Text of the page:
Inchies. Remember last week when I showed you my desk scattered with some old art pieces? Well, here’s what I did with some of them! I created an inchie mosaic following Eni’s instructions in her Inchies Mosaic Video Lesson. Inchies are little, 1-inch squares of art. This is my first mosaic, following the instructions in the lesson. I got my tiles cut a bit wonky, which is totally my fault.

It’s hot. I mean really, really hot. Yesterday on the way home, it was 118˚. On Monday, it was 119˚! The official temperature (in the shade at the airport!) was a few degrees cooler. But I don’t live in the shade at the airport. I try to stay home, but once in a while, I just have to go out. Those higher temperatures were reported by my car’s thermometer.

SpundalaZ. Yesterday, I reviewed various tools that could be used to create the base for a SpundalaZ. Today, I’m showing you one done on one of the bases, this one. I used colored pencil to push the coloring a little more towards violet in various areas, and also added the violet coloring to the background with Distress ink and colored pencil. But you should still be able to see where the rings and color changes are.

Velvet Elvis. This odd-shaped tile is totally experimental. A couple of months ago, my older daughter came for a visit. One of the things we did while she was here involved using Oxide Distress Ink on scraps of black card stock. Besides just having fun, we were trying to see if the inks would work on black, since they contain white pigment under the dye ink. I had a couple dozen scraps of 4” x 3” paper, and we inked most of them.

This is the second of a pair of tiles for my current project. I didn’t want both tiles to match exactly, but I wanted them both to have the same theme. The pictures of these have come out a bit paler than the actual tiles. Hopefully, the pictures of the end result will show the colors better! Zentangle drawn on Strathmore Vellum Bristol using a brown Pigma Micron pen.

Another piece in my current project! I had so much fun making this part. I hope the rest of it goes like this! Zentangle drawn on Strathmore Vellum Bristol using a brown Pigma Micron pen. Shading done with Copic marker, colored and graphite pencils. Color was done with Distress Ink markers. Tangles: Hollibaugh Kuke Web

Twofer. In last Friday’s post, I talked a little bit about project I was working on, and I showed you the first piece. Here it is again, with two more tiles I’ve completed. Both of these have the same tangle on them, Emingle. I liked the contrast of this tangle with the first piece. But it didn’t occur to me how long it would take to draw that many little lines on two entire tiles.

Guess what I am making! I have been kind of “stuck” since about the beginning of the year. I got through figuring out how to handle black tiles, but then I couldn’t seem to get going on anything else I wanted to accomplish. Suddenly, about a week ago, something in the stars changed and I started making Zenbuttons, something I’ve wanted to do for some time. Now, I’m giving you a sneak peek at another project I wanted to try.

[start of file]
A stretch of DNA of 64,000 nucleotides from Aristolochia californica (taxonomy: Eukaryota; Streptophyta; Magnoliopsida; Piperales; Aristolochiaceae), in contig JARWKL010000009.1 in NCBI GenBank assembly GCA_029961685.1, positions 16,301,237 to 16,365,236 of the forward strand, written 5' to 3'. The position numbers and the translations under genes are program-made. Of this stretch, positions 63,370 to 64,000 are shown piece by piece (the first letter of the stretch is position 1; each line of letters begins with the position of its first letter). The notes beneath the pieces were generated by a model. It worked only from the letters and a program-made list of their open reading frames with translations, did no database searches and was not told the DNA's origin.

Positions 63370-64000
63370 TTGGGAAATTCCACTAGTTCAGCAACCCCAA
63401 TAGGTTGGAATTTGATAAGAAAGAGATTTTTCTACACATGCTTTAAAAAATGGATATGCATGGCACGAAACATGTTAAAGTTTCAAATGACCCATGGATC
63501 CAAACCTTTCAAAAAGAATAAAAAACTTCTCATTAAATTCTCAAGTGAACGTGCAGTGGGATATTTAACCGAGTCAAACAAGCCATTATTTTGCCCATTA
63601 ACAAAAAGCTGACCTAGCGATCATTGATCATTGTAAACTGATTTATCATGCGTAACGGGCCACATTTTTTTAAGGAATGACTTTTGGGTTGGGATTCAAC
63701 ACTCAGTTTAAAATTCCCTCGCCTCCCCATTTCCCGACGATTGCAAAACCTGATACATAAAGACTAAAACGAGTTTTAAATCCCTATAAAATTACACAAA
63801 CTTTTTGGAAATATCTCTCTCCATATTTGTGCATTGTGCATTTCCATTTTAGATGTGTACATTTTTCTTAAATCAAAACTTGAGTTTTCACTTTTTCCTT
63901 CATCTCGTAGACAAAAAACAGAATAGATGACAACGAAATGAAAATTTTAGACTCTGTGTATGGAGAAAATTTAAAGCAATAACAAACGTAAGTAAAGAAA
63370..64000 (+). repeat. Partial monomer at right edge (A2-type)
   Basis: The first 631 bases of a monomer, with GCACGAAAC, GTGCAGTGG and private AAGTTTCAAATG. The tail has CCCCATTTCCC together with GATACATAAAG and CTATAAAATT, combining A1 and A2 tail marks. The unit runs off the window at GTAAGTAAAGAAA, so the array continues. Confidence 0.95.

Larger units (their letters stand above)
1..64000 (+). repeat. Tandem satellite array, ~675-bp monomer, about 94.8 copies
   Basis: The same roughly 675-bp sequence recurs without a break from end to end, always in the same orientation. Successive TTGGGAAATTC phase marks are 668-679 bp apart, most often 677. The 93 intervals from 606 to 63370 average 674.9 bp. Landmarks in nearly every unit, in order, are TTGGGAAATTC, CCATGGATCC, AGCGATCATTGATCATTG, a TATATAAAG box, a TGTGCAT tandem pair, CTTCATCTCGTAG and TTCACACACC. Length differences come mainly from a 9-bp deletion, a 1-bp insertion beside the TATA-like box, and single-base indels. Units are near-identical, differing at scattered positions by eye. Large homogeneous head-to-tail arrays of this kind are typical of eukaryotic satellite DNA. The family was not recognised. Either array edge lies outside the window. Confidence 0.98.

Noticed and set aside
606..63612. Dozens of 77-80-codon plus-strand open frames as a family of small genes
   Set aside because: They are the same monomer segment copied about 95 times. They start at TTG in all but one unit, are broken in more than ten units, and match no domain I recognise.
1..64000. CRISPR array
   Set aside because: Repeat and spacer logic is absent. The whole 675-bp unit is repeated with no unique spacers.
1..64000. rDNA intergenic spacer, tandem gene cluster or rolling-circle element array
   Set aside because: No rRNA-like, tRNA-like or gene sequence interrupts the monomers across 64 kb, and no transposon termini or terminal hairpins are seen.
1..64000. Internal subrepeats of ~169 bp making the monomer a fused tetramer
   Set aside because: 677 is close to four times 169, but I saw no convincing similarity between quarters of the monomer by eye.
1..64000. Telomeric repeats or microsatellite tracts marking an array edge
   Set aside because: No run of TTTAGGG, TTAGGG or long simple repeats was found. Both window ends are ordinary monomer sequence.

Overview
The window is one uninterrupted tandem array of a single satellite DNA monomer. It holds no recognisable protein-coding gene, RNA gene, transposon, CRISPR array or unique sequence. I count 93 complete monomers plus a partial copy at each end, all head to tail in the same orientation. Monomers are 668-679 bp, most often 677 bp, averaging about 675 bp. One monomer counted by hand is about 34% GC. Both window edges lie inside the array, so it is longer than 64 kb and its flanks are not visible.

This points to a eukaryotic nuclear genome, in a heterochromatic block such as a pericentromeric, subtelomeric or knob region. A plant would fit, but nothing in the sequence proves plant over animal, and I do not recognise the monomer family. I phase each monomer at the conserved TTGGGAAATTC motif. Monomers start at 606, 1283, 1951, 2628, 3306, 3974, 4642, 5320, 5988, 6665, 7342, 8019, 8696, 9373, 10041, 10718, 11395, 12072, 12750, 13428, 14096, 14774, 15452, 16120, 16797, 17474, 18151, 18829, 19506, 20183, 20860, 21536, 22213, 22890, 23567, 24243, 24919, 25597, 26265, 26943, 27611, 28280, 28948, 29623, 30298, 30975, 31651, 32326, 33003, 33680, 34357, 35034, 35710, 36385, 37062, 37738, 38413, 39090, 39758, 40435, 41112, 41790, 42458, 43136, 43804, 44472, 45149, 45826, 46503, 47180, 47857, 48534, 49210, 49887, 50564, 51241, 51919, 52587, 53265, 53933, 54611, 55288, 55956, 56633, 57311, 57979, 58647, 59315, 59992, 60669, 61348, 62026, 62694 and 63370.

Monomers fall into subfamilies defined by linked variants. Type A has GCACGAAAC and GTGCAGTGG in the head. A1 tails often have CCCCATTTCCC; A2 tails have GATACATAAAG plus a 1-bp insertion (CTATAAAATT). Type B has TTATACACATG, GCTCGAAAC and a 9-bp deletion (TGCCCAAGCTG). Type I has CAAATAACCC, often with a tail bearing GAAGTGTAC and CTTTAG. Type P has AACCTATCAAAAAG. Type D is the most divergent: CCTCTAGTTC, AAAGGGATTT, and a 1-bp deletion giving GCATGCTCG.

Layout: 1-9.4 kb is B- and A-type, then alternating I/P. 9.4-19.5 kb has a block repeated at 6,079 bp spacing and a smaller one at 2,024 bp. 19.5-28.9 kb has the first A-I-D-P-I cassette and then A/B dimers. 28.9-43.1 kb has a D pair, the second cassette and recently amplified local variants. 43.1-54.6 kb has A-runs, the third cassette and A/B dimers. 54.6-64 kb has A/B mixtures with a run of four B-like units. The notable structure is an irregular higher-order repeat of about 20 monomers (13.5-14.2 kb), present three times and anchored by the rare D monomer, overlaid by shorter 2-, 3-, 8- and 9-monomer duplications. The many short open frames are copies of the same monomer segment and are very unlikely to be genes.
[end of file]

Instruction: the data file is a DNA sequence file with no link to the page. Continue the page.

Fractalized stars. Recently, Eni Oken added a lesson about fractalizing tangles to her Art Club members. It was a fantastic lesson and everyone had a lot of fun creating beautiful tiles. I decided to try Betweed for my tangle because it looks like a star to me, and I love anything having to do with stars! The “rule” I used was to draw a new, smaller Betweed in each space created by the original rendition.

Mutant disks. Bunzo looks like a cross between striped Frisbees and amoebas. It’s as if the plastic disks are replicating by division! I decided to make each section a different color, according to the most prevalent color in that particular area of the tile. I was a little worried because there were so many colors, but I think, in the end, it all came together and worked out well.

Succulents. When you group a bunch of Locar tangles together they look a bit like cactus or succulents! The techniques that I used on this tile are based on Eni Oken’s Distressed Tile Video. However, I didn’t follow the instructions exactly. (It’s probably a good thing I wasn’t baking a cake!) I already had this tile on my desk, with the Locars already drawn on it in brown pigma pen.

Tangles can be used in various ways from filling a background to creating a focal point. Here, I wanted to use Onamato in a circular focal point so that it looked like a Southwestern beaded ornament. The ribbon behind it is the more “normal” way to use this tangle. I tried to make the “beads” look like a version of turquoise with fool‘s gold inclusions and polished carnelian with a few gold beads in between.

All wrapped around. I love Crazy Huggins. It can go every which way or be tamed with symmetry. Zentangle drawn on Strathmore Bristol Vellum using brown Pigma Micron pen. Coloring done with Tim Holtz Distress Inks and Polychromos colored pencils. Highlights and other markings done with various gel pens. Tangles: Crazy Huggins

Sizzle. It‘s hot here. The other day, the outside temperature on my car dashboard was 108˚. And it‘s not even summer yet! I think that‘s part of what influenced the coloring on this monotangle. Zentangle drawn on Strathmore Bristol Vellum using Copic Multiliners and Sharpie no-bleed art pens. Coloring done with Tim Holtz Distress Inks and Polychromos colored pencils. Highlights and other markings done with various gel pens.

Study in Blue. Dansk is a simple tangle, yet it can be quite effective. Here, I decided to use it as a central motif and as an edge structure. Note: This design isn‘t completely an original idea on my part. I copied a similar design by Michele Beauchamp, which you can see here. Zentangle drawn on Strathmore Bristol Vellum using Zig Memory Writers. Coloring done with Tim Holtz Distress Inks and Polychromos colored pencils.